What’s original? What’s in a name? Questions to keep you going round in circles.
Further to your correspondence from Paul Stratford (Letters, DW 24 January), perhaps your mailbag has more circle ideas, which makes the C4 identity a bit of a lemon.
But leading from that scenario is another difficult issue, which is the exclusivity of business or brand names. Here’s a good example to stoke the arguments about originality – a copy of O2 magazine. O2 is the name of a new SGI Unix computer too, and since we coined the name in 1993 for this free mag for kids for Scottish Health Education Board, it has also become the name of a UK design company as well as a European sportswear brand.
Even with a measure of confidence which is afforded by our limited company registration, copyright rights and application for Front Page as a registered trade mark, there are some grey areas, which, for us, are turning a darker shade of black.
And guess what? Microsoft now has a bit of web-building software called FrontPage whose sub-text proclaims it as supplying “Internet solutions”. Now, like many design companies, we have been assessing the web as a design medium and as an additional service to our clients. We have our own definition and aims to supply “Internet solutions” for our customers, who are establishing a presence on the Net.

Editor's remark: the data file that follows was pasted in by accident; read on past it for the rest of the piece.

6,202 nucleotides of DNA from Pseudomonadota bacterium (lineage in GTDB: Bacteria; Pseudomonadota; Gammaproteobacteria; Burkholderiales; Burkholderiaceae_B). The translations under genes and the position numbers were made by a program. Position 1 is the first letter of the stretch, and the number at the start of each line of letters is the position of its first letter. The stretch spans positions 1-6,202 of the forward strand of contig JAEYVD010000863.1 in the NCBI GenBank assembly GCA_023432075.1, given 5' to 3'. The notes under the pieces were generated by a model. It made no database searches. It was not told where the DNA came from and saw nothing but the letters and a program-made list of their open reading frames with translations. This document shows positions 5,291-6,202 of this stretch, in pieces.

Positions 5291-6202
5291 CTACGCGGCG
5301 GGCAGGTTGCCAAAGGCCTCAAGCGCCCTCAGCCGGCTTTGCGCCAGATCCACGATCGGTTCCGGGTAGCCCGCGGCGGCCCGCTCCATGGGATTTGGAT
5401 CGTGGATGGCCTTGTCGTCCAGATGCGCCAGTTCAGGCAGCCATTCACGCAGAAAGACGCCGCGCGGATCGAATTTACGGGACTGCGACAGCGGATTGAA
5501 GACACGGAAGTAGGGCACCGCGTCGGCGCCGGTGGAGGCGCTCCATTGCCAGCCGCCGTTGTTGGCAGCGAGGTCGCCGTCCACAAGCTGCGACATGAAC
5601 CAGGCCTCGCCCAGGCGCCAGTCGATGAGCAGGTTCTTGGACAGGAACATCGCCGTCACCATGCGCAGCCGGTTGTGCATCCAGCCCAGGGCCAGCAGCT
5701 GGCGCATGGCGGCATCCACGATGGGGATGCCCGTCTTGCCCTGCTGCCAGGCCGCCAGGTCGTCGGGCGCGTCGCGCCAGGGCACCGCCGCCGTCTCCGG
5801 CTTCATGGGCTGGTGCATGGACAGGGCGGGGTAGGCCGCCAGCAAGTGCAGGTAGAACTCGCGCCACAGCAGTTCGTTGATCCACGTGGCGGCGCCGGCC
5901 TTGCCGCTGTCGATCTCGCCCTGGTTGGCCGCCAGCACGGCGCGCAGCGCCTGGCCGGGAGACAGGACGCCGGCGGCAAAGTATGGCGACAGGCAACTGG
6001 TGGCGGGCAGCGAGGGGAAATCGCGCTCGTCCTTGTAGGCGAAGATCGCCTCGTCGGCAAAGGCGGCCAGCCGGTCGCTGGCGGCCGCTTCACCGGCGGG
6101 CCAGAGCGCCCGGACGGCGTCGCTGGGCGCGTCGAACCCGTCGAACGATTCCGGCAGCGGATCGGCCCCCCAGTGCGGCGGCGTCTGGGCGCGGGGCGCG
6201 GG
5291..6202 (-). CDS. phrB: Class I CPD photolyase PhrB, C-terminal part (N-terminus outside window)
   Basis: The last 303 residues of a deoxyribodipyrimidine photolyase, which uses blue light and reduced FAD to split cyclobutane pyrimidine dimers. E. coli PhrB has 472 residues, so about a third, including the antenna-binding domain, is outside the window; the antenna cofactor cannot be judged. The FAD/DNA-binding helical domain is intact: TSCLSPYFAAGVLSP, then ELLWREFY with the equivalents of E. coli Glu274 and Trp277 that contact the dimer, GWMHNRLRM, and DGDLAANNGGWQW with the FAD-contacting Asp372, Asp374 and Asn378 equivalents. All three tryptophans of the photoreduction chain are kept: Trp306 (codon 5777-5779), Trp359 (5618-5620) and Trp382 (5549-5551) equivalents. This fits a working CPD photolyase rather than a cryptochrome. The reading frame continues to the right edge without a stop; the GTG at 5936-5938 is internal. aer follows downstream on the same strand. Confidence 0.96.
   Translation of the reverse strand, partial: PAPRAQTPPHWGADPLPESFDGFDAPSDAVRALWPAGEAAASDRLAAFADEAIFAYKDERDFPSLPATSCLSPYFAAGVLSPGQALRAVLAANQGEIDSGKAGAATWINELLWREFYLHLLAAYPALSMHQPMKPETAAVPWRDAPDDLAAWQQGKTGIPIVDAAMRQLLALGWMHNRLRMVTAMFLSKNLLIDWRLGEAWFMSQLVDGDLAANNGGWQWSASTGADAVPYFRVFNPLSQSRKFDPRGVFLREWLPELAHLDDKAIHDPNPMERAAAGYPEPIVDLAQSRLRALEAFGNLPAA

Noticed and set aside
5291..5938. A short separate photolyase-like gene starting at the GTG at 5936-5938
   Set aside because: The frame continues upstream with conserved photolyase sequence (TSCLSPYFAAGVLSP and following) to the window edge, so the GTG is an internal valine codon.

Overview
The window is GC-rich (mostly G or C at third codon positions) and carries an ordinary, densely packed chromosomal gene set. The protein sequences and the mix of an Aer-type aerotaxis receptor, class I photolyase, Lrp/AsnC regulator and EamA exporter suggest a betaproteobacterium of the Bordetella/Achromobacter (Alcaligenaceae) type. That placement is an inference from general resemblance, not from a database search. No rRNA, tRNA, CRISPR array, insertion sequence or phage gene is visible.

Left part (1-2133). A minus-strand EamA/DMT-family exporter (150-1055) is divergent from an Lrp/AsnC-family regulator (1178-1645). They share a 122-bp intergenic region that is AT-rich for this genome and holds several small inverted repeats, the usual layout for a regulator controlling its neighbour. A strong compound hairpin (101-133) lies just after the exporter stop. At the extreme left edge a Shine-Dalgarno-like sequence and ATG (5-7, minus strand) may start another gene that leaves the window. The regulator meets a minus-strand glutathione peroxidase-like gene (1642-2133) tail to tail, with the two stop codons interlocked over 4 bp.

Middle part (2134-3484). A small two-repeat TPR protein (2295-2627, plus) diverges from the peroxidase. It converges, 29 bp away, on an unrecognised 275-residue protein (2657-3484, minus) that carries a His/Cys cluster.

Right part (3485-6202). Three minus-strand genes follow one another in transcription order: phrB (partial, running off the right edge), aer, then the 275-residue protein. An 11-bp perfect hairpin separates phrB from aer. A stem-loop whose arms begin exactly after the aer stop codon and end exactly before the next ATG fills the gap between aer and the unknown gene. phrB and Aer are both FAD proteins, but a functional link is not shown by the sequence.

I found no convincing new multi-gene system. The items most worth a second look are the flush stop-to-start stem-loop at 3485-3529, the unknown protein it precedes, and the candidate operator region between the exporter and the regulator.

However, as Microsoft’s FrontPage becomes more popular, our name is going to be ever more compromised and confused as we promote web design under the same name as a software package. Microsoft has not applied for a registered trade mark for FrontPage in the UK in its category, but even if it did, it could not stop us from using our name in our business sector. Protection is therefore only relative to what business you are in.
Glasgow G3 6JA